Defeat is not the worst of failures. Not to have tried is the true failure.
Remember Vinko Bogatej? He was a ski-jumper from Yugoslavia who, while competing in the
1970 World Ski-Flying Championship in Obertsdorf, West Germany, fell off the takeoff ramp
and landed on his head. Ever since, the accident has been used to highlight "the
thrill of victory, the agony of defeat" on ABC's "Wide World of Sports."
Bogatej was hospitalized after the spill, but he recovered and now works in a foundry in
Yugoslavia. Doug Wilson, a producer for ABC, interviewed him last year for a special
anniversary edition of the show. "When we told him he's been on the program ever
since 1970," says Wilson, "he couldn't believe it. He appears on Television 130
times a year."
Thomas Rogers in N.Y. Times, quoted in Reader's
Digest, December, 1980.
It was a dark and dreary day in 1916, a day well suited to the most brutally
devastating rout in all of football history. One look at the two teams showed trouble
ahead. On the Georgia Tech side were semi-human monsters, gorilla-like behemoths trained
by John Heisman, the man football's highest award was later named after. Heisman was a
fanatic. He would not let his Yellow Jackets use soap or water because he considered them
debilitating. Nor could they eat pastry, pork, veal, hot bread, nuts, apples, or coffee.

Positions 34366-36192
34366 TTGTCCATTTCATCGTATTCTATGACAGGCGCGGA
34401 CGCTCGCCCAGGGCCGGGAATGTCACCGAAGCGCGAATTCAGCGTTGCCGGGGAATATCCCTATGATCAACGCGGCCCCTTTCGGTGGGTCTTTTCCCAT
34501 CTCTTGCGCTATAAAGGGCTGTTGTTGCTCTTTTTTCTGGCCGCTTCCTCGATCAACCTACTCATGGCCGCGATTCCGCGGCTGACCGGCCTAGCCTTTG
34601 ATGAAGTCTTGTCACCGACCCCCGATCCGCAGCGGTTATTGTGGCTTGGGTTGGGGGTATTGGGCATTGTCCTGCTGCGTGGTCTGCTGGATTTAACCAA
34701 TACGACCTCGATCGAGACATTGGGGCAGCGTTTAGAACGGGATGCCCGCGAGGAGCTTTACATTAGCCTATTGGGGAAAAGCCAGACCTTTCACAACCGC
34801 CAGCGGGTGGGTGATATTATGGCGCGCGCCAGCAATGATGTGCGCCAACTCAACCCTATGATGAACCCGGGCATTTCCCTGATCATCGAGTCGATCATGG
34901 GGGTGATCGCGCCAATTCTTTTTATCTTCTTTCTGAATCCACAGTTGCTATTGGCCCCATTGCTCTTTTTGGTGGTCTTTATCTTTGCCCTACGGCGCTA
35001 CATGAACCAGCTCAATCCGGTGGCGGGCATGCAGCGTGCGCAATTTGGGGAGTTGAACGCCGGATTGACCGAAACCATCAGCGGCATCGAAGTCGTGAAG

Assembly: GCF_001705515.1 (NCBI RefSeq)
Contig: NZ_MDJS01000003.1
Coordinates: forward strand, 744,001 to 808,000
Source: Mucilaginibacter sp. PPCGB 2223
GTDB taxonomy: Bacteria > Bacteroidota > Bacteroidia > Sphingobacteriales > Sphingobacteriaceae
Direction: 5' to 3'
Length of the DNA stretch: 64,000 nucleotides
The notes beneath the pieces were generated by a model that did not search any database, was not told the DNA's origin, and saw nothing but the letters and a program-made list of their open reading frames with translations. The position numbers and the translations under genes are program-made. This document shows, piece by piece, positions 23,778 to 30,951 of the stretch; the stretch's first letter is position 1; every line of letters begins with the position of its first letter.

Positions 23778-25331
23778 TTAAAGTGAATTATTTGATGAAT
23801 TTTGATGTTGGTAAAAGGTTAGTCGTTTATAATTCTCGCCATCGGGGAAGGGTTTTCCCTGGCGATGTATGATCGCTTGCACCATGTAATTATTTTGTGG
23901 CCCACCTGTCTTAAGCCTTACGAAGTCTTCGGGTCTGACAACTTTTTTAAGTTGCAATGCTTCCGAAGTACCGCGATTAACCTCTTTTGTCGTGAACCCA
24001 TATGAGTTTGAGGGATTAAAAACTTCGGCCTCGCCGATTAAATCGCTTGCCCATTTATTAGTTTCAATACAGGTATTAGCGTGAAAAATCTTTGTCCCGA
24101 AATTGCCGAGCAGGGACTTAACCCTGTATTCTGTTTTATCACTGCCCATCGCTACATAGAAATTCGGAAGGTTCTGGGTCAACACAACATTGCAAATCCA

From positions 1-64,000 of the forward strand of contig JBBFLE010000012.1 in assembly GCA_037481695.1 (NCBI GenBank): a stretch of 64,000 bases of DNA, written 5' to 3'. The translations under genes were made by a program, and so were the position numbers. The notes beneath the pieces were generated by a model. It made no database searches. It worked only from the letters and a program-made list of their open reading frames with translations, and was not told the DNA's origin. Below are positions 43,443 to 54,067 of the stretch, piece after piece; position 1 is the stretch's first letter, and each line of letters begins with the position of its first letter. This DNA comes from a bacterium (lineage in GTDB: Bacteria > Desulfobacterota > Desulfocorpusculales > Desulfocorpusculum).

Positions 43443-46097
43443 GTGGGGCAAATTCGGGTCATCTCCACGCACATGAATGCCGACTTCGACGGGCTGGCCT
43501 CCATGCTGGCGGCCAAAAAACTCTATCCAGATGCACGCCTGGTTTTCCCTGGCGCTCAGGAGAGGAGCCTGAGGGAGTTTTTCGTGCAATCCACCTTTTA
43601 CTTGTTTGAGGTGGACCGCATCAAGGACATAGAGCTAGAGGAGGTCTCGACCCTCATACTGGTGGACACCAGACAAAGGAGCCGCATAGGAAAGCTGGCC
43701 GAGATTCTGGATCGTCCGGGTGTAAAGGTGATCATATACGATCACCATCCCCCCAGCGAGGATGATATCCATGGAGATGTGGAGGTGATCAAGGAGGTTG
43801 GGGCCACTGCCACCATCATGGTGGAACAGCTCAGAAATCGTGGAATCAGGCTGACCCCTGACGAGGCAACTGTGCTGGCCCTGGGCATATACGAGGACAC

His reason? "They don't agree with me," he growled, "so they'd better not
agree with you."
The Yellow Jackets, with eight All-Southern players, were intent on
building their reputation. They lured lowly Cumberland to the game with a $500 guarantee.
The Cumberland team had several players who had never played football before. The official
who accepted the offer had long since graduated and left the team in the hands of the team
manager. Even the trip to Atlanta had been a disaster: Cumberland arrived with only 16
players. Three were lost at a rest stop in Nashville. The game began. Georgia Tech scored
63 points in the first quarter, averaging touchdowns at one-minute-and-twenty-second
intervals. Even after such a lopsided start, the rest of the game was filled with tension
and drama! No one questioned who would win, of course. But could Cumberland players be
convinced to finish the game? The manager, George Allen, paced the sidelines, exhorting
the team to "hang in there for Cumberland's $500." They did, and with it
collected the honor of the worst loss in college football history: 222-0.
left posterity one of its most memorable football plays. A Cumberland kickoff returner
fumbled, probably from sheer weariness. He yelled to a teammate, "Pick up the
ball!" Replied his teammate, "Pick it up yourself! You dropped it!"